Stable Isotopes Indicate Within-Canopy Processes During Interception of Rainfall

Monday, 14 December 2015: 13:55
3022 (Moscone West)
Scott T Allen, Louisiana State University, Baton Rouge, LA, United States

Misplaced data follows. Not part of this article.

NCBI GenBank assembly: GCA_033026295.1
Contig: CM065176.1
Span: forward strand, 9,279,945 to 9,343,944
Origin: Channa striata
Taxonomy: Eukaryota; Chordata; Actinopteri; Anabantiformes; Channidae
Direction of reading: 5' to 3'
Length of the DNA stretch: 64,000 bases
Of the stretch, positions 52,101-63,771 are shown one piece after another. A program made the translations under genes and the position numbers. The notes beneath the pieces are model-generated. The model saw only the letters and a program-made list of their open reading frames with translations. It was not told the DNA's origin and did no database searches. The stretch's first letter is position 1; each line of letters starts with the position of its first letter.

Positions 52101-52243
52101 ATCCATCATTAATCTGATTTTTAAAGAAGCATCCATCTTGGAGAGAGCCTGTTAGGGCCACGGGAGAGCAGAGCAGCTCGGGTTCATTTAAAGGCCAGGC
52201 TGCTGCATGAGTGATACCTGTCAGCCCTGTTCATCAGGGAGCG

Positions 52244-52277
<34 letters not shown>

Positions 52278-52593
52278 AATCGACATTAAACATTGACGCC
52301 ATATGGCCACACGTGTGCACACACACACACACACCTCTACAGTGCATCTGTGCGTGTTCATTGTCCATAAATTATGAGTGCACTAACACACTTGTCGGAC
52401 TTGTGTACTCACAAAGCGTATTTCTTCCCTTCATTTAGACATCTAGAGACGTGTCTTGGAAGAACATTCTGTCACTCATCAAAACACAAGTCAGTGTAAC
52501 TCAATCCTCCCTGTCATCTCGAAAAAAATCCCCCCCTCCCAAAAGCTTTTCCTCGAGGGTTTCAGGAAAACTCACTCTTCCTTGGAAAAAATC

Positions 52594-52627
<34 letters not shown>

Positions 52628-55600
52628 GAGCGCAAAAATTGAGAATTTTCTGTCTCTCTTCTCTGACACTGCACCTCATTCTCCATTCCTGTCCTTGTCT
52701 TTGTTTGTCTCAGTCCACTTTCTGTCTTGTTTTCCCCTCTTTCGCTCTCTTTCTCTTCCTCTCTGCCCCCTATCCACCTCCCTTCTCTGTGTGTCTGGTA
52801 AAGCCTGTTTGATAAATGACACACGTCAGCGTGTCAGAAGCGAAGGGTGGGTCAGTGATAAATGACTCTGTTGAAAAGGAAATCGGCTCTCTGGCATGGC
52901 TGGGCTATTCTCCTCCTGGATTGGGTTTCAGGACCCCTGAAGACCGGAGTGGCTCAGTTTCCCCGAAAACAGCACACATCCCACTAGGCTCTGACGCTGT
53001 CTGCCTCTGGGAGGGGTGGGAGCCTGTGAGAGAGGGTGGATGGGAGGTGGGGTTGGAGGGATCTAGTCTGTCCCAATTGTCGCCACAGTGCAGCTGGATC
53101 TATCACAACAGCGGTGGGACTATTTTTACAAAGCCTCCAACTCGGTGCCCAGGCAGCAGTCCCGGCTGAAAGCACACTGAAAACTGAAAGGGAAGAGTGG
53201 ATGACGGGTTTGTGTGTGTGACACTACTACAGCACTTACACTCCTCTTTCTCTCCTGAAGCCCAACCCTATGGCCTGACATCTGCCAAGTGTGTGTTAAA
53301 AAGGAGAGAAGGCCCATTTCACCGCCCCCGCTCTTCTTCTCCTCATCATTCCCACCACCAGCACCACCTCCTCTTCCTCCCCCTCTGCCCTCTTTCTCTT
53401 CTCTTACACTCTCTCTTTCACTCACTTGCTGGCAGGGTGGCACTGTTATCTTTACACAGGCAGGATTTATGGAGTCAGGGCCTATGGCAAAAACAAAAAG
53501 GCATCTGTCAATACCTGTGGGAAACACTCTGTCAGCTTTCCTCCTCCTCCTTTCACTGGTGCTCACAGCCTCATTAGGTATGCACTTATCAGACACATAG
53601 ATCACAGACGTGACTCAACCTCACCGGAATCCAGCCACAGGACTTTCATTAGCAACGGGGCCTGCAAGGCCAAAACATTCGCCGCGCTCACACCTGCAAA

Stable isotopes of water have been used to gain process-level understand of mixing, storage, and transport in all components of the hydrological cycle. Canopy interception processes remain some of the least understood because of the relatively small storage pool, rapid turnover, and variability at short intervals relative to, for example, soils. Stable isotopes provide a look into the ‘black box’ of canopy processes that control interception storage and throughfall generation. Several recent studies have compared throughfall isotopic composition to open rainfall; canopy effects vary in direction and magnitude but are ubiquitous. We present findings from three studies using isotopes of throughfall. In all cases, common patterns and persistence of patterns in variability of throughfall amount (e.g., correlation with canopy characteristics, correlations with precipitation characteristics, and geostatistical relationships) were infrequently apparent for isotopic composition. Data consistently support the so called ‘selection’ effect, that throughfall composition is a product of spatially and temporally varying transmission of rainfall that has temporally varying isotopic composition. There is little evidence of isotopic fractionation by wet-canopy evaporation. Additionally, isotopic composition of storm-total throughfall is generally less variable than is amount or solute content, suggesting two possibilities: (1) high spatial homogeneity in the selection effect, or (2) rapid exchange and equilibration of droplets with vapor in the canopy airspace, lending support to the hypothesized role of splash droplet evaporation. These results suggest a need to re-examine conceptual models of the progression from interception to evaporation and throughfall generation.